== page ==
Review #130: (Classic Album) The Smashing Pumpkins – Mellon Collie and the Infinite Sadness

Artist – The Smashing Pumpkins
Album – Mellon Collie and the Infinite Sadness (1995)

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The Smashing Pumpkins are an alternative rock band from Chicago, USA. Formed in 1988 by Billy Corgan – lead vocals/guitar and James Iha – guitar, the band at their most prolific included D’arcy Wretzky – bass and Jimmy Chamberlin – drums, but have changed line-ups a great deal over the years. Smashing Pumpkins have become an inspiration to many bands, mainly due to their decision to change and grow musically. Rather than sticking to alt-rock the band have delved into electronica, heavy metal, shoegazing, gothic and the list goes on. This mix of styles is most prevalent on their critically acclaimed gigantic double album ‘Mellon Collie and the Infinite Sadness’.

Undoubtedly The Smashing Pumpkins most critically praised album and consistently noted as one of the greatest double albums to date ‘Mellon Collie and the Infinite Sadness’ has become a staple in any alt-rock lovers collection. For a start this album features most of Smashing Pumpkins biggest hits in ‘Tonight, tonight’, ‘1979’, ‘Zero’ and ‘Bullet With Butterfly Wings’. The diversity in genre, instrumentation, songwriting and dynamics is also a key feature which keeps an album with 28 songs from sounding stale and boring. We go from the beautifully orchestrated ‘Tonight, tonight’ with its calm acoustic verses and  epic string/brass/percussion filled choruses to heavy rock tracks such as ‘Zero’, featuring a blistering effects driven guitar solo and an almost Dave Grohl style drum performance. Billy Corgan’s signature ‘whinny’ vocal tone/delivery became most prevalent on this album as well I feel, cementing him as interesting and different vocally in comparison to other similar rock singers around at the time. As with most of the bands work there is a theme to this album, having one half represent day and the other night, whilst it also being based upon “The human condition of mortal sorrow”. Corgan has however stated that this isn’t a concept album, that it is more vague than their previous releases, which can be seen in the very odd but thought provoking album title, song titles, lyrics and artwork.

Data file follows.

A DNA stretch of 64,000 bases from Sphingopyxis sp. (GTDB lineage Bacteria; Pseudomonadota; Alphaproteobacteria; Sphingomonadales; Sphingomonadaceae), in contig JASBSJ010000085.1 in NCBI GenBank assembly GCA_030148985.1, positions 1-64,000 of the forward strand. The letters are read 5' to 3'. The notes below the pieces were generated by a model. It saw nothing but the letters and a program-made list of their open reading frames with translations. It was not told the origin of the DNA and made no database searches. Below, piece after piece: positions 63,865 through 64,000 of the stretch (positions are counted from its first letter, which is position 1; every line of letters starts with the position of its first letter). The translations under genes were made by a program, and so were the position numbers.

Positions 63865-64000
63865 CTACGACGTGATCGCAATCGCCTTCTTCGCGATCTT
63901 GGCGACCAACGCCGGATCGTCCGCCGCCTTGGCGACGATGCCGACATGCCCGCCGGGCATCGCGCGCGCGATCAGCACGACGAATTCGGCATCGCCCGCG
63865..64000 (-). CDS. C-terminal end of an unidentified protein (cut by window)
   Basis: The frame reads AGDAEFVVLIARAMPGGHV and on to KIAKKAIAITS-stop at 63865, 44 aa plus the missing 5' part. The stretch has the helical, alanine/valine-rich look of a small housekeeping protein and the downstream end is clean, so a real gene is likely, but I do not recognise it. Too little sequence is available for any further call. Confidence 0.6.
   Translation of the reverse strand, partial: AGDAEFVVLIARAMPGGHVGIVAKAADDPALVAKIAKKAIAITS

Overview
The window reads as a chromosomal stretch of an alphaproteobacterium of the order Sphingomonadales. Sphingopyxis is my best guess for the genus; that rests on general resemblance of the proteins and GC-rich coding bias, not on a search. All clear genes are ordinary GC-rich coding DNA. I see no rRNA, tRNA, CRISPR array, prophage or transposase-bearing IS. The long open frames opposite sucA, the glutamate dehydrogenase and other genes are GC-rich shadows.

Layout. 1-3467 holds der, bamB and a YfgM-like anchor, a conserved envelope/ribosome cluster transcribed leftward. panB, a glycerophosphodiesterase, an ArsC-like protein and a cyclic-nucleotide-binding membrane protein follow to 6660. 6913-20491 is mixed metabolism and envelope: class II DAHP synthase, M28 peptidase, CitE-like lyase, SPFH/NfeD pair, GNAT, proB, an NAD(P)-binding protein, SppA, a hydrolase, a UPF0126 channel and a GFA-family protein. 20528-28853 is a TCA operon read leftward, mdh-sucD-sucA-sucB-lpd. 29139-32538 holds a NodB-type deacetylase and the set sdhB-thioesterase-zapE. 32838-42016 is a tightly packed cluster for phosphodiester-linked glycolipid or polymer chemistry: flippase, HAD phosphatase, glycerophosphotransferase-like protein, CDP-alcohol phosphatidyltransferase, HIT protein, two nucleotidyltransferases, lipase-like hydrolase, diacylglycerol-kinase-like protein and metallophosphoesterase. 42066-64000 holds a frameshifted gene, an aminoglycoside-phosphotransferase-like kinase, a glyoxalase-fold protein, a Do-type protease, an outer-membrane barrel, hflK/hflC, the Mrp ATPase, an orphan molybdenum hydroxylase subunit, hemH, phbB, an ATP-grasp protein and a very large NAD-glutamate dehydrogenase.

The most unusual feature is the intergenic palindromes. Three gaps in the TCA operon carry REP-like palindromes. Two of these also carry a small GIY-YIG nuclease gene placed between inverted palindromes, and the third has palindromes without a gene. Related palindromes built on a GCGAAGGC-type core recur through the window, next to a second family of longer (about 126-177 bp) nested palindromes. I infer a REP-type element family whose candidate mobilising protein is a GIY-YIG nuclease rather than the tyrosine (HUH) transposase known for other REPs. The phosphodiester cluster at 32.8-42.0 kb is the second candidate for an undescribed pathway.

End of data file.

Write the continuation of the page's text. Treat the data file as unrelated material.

‘Mellon Collie and the Infinite Sadness’ can easily be put up against the greatest of double albums, which is a strong group (The White Album, Electric Ladyland). It is a diverse, creative, catchy and innovative album, components which many artists struggle to achieve all in one.


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